February 19, 2009
DEANN J. HOLLANDER, PLAINTIFF-RESPONDENT,
LOUIS B. PORZILLI, DEFENDANT-APPELLANT.
On appeal from the Superior Court of New Jersey, Chancery Division, Family Part, Sussex County, Docket No. FM-19-283-99.
NOT FOR PUBLICATION WITHOUT THE APPROVAL OF THE APPELLATE DIVISION
Submitted December 1, 2008
Before Judges R. B. Coleman, Sabatino and Simonelli.
This appeal involves numerous attempts by defendant Louis B. Porzilli to reduce his weekly child support obligation. Defendant appeals from the January 24, 2008 order imputing his yearly income at $20,000 and reducing his weekly child support payment to $71 instead of the requested $50. Defendant also appeals from the December 21, 2007 order denying his motion to disqualify plaintiff's attorney, and the January 4, 2008 order denying his motion to recuse the motion judge. Because defendant did not address the issues decided in those orders in his merits brief, they are deemed waived. Pressler, Current N.J. Court Rules, comment 4 on R. 2:6-2 (2008). Thus, we limit our review to the modification of child support issues decided in the January 24, 2008 order.
It is an understatement to describe the history of this matter as long and tortured. We summarize the relevant facts from the lengthy and sometimes bizarre record.*fn1 The parties were married on October 20, 1990. One daughter was born of the marriage. The parties separated in October 1998. Plaintiff filed her complaint for divorce in January 1999. In February 1999, plaintiff obtained a final restraining order against defendant.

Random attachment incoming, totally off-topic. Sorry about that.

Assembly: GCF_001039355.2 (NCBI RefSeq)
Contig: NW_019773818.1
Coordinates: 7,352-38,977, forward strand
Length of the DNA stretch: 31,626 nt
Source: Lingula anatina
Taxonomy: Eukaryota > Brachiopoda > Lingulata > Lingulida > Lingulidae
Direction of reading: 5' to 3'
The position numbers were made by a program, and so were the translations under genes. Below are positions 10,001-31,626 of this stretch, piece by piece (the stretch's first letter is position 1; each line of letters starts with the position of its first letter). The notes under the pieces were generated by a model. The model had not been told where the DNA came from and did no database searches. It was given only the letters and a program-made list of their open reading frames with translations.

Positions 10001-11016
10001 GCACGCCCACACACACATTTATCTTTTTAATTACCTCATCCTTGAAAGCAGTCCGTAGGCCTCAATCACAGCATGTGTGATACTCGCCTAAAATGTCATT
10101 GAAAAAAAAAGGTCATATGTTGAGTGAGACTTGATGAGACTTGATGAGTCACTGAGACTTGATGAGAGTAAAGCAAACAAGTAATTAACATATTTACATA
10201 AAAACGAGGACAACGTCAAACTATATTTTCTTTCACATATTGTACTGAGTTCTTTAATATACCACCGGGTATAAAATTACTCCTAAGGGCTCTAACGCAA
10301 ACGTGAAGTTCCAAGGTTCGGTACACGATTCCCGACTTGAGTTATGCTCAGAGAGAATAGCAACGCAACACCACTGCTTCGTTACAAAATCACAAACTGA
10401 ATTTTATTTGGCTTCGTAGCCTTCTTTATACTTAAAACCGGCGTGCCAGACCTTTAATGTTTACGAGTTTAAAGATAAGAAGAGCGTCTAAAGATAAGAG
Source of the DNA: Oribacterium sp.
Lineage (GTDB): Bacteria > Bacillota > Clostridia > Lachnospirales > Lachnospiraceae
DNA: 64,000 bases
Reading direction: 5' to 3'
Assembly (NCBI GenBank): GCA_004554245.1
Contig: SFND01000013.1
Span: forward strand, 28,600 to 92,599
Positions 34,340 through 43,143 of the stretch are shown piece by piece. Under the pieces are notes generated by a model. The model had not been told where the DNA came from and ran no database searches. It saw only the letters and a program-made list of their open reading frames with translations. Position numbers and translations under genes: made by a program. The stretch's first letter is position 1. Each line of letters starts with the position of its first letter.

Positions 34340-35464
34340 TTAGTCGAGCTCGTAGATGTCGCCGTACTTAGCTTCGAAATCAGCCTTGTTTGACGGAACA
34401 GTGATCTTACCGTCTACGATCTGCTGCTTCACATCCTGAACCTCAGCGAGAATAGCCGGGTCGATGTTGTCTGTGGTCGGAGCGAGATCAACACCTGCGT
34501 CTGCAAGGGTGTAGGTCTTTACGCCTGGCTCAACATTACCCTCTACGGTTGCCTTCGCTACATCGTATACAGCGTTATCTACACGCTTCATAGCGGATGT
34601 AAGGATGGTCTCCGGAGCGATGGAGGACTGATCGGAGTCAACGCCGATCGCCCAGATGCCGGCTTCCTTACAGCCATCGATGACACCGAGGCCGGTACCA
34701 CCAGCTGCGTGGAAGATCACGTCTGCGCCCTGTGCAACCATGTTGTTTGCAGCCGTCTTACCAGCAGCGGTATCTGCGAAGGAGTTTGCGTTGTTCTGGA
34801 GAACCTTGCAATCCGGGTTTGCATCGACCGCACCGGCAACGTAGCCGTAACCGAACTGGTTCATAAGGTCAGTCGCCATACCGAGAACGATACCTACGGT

After a bench trial, the trial judge made findings of fact and conclusions of law. The judge entered a final judgment of divorce on July 31, 2000, requiring, among other things, that defendant pay $97 per week based on the Child Support Guidelines worksheet attached to the judgment and imputing to defendant a yearly income of $20,000. The judge calculated the total weekly child support amount at $353. Apparently recognizing the disparity between plaintiff's and defendant's incomes, the judge allocated 27.62% of the child support amount to defendant and 72.38% to plaintiff. An amended final judgment of divorce, entered on September 29, 2000, again set defendant's weekly child support obligation at $97 based upon the same factors.
Because the parties have provided no transcripts of the trial or any of the numerous post-judgment motion hearings, it is impossible for us to review the imputed income issue. However, defendant admitted at one point to a yearly income of approximately $9000.*fn2 The record also indicates that defendant possibly had income from his two patents and his various music endeavors, that he is college educated and highly trained in music and science, and that he had equitable distribution rights to $4764.82 from plaintiff's IRA, $1506.96 from Enzon stock, and $8713.16 from the sale of the marital home.